I can’t even pretend to speak for any other living soul, yet alone the billion plus Catholics wandering in and out of churches. However, when we come face to face with God, especially when He is exposed in a monstrance for Eucharistic adoration, there is an immediate and overwhelming sense of awe that cannot be purely learned behavior.
Eucharistic adoration is a practice that seems to be growing in the United States with adoration chapels and perpetual adoration devotions cropping up here and there. Especially in the years since Bl. Pope John Paul II proclaimed the Year of the Eucharist in 2005, the year he died.
My first encounter with Eucharistic adoration took me wholly by surprise. I didn’t even know what I was looking at, but I felt as though I had been hit by a ton of bricks. I had been lured to a weekday Mass by a girl who had a strange habit of going to church every day. And that day happened to be a day when Adoration and Benediction was taking place.
- Adoration, being the time for quiet reflective prayer before Our Eucharistic Lord placed in a receptacle called a monstrance on an altar for everyone to see.
- Benediction, being the service after Adoration when the priest returns the Eucharistic to the tabernacle.
I was just looking, not understanding anything, but knowing that something strange was moving in my heart. I think that’s a common occurrence but if you walk into a church with the Eucharist exposed and you kneel down to pray and you don’t see or feel anything, don’t be too disheartened. But, if Christianity is an encounter with a Person, then the Eucharist is the best possible way to make that encounter. Prayer and Bible study are fantastic sources of strength and actual grace (the grace to act). But it’s only the sacraments that give us sanctifying grace (the grace to be saved) and the Eucharist is certainly the most readily frequented sacrament there is.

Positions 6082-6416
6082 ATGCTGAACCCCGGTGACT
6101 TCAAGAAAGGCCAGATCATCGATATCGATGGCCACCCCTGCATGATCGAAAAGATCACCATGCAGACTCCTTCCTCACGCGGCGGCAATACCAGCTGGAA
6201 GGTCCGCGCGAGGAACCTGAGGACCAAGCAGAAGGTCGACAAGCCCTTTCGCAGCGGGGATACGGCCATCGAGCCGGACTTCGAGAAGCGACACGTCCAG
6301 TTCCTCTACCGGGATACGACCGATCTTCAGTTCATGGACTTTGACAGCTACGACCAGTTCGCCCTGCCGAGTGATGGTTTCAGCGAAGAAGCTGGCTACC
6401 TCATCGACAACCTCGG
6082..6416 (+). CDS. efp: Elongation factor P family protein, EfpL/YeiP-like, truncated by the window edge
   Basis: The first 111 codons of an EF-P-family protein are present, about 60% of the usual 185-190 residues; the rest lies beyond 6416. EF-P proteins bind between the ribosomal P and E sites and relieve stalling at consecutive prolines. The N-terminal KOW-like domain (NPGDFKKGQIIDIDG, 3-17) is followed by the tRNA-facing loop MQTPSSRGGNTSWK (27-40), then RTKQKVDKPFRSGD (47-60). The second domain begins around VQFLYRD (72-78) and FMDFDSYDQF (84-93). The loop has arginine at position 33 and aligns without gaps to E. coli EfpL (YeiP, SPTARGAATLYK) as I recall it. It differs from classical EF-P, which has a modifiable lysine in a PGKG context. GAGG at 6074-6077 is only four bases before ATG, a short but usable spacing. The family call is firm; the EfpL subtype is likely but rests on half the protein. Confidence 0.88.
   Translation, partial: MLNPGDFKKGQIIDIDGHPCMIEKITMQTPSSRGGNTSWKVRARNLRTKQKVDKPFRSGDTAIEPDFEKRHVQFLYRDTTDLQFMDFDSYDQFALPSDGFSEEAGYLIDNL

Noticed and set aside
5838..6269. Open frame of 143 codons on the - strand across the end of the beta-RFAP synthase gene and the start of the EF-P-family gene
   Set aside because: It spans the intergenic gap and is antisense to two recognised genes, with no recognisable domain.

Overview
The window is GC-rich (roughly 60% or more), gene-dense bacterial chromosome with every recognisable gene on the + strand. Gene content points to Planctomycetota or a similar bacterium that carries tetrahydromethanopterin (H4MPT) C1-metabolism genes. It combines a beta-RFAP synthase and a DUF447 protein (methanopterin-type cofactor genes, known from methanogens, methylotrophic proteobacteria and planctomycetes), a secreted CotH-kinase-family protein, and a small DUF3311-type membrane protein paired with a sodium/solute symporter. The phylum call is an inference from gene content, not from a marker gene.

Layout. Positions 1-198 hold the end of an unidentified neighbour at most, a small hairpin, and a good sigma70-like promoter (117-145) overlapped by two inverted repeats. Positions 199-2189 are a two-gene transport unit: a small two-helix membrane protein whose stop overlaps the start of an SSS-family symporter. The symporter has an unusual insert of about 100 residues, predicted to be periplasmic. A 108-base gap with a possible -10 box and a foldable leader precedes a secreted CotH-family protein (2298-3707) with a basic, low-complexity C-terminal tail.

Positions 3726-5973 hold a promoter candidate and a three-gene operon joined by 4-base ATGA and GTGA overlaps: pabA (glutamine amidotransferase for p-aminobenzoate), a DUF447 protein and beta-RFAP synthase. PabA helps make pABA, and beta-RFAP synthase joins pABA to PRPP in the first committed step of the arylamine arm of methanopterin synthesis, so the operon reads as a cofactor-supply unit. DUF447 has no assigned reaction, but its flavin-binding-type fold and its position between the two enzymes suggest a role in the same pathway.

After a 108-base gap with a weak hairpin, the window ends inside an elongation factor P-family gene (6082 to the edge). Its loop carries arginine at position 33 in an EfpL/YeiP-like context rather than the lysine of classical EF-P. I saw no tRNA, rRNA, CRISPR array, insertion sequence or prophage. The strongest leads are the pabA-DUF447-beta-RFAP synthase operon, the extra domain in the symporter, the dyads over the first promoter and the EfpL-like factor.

So why is the Church Eucharistic?
The Eucharist is a sign of our unity and oneness. It is the same offering happening throughout the world. The Eucharist is a sign of holiness, receiving it sets you apart from the rest of the world and commits you to the mission of Christ and the Church. The Eucharist is universal; everyone who is worthy and believes can partake in the banquet regardless of any distinction, except those aware of grave sin. The Eucharist is Apostolic, the example was given to the Apostles by Jesus at the Last Supper and even St. Paul participated in the breaking of bread (Acts 27:35).
But, the people of God themselves are Eucharistic,
And he put all things beneath his feet and gave him as head over all things to the church, which is his body, the fullness of the one who fills all things in every way (Eph 1:22-23 NABRE)
and because of that, He is in us as we are in Him as much as humanly possible!
There’s quite a bit more to say, but to do so would fill up many many blog posts. I’m not sure how I managed to forget to define Transubstantiation, but if you have any questions about that. I’d be happy to fumble my way though an answer for you on Christianity.StackExchange.com
More info good Eucharist information:
The Lamb’s Supper by Dr. Scott Hahn; details how the book of Revelation can be seen as a recipe for Mass.
Ecclesia Eucharistia by Bl. Pope John Paul II; Encyclical on the Eucharist for the Year of the Eucharist 2005
Eucharistic Miracles by Joan Carroll Cruz; Chronicles of Eucharistic miracles (blood, levitation, conversions etc…)